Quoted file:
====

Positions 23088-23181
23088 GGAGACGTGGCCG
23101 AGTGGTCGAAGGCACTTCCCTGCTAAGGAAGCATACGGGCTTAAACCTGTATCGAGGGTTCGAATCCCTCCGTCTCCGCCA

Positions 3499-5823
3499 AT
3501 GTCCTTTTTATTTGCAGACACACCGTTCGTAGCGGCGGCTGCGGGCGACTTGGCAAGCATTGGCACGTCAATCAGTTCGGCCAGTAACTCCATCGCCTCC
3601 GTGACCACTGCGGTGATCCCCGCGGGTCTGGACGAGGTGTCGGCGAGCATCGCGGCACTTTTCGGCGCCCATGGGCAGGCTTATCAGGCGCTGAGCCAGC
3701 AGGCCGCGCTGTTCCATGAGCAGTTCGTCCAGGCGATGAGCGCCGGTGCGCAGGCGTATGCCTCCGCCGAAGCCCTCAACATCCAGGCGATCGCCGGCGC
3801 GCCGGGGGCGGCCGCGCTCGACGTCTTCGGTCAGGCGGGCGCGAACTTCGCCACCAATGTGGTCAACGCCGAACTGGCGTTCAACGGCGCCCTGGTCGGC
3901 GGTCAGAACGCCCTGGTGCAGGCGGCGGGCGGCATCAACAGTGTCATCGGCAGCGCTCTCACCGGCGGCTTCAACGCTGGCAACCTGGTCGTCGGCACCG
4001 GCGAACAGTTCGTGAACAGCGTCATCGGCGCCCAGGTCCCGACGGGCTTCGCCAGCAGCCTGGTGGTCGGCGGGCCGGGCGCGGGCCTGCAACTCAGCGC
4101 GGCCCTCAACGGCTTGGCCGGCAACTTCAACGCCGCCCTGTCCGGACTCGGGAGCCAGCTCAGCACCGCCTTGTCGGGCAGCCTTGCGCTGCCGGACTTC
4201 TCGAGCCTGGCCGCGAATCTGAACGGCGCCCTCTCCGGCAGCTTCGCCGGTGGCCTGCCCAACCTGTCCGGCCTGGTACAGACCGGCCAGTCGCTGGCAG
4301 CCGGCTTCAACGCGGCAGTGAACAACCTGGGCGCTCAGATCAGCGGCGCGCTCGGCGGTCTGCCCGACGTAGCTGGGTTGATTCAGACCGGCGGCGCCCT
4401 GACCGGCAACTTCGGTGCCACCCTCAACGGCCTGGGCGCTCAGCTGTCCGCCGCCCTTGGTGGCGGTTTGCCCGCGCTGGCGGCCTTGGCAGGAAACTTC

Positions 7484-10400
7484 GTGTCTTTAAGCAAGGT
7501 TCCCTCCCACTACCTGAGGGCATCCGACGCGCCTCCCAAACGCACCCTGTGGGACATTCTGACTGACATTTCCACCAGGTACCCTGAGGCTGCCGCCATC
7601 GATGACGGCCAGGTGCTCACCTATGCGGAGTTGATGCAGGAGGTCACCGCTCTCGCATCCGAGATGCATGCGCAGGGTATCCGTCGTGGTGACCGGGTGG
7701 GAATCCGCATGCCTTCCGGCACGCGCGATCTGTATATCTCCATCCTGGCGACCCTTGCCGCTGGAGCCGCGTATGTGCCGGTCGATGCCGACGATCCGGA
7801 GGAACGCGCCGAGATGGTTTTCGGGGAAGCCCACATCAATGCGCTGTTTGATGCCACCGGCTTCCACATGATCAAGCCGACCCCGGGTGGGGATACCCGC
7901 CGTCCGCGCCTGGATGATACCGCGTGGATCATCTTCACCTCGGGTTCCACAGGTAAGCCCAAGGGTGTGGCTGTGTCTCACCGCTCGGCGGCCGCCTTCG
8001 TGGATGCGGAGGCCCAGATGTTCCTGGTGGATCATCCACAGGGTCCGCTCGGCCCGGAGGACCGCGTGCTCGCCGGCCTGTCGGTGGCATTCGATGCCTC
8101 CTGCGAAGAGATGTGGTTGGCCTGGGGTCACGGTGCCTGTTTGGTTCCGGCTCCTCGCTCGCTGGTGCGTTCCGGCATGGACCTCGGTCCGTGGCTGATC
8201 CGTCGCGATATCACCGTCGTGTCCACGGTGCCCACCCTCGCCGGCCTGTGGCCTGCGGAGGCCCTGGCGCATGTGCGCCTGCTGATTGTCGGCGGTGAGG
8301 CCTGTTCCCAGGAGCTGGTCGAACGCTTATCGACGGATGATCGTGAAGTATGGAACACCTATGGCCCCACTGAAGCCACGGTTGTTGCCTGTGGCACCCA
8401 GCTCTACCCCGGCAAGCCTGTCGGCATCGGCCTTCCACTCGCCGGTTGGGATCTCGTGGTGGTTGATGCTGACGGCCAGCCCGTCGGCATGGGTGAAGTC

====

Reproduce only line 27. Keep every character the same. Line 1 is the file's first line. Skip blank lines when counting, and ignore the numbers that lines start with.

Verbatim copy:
8401 GCTCTACCCCGGCAAGCCTGTCGGCATCGGCCTTCCACTCGCCGGTTGGGATCTCGTGGTGGTTGATGCTGACGGCCAGCCCGTCGGCATGGGTGAAGTC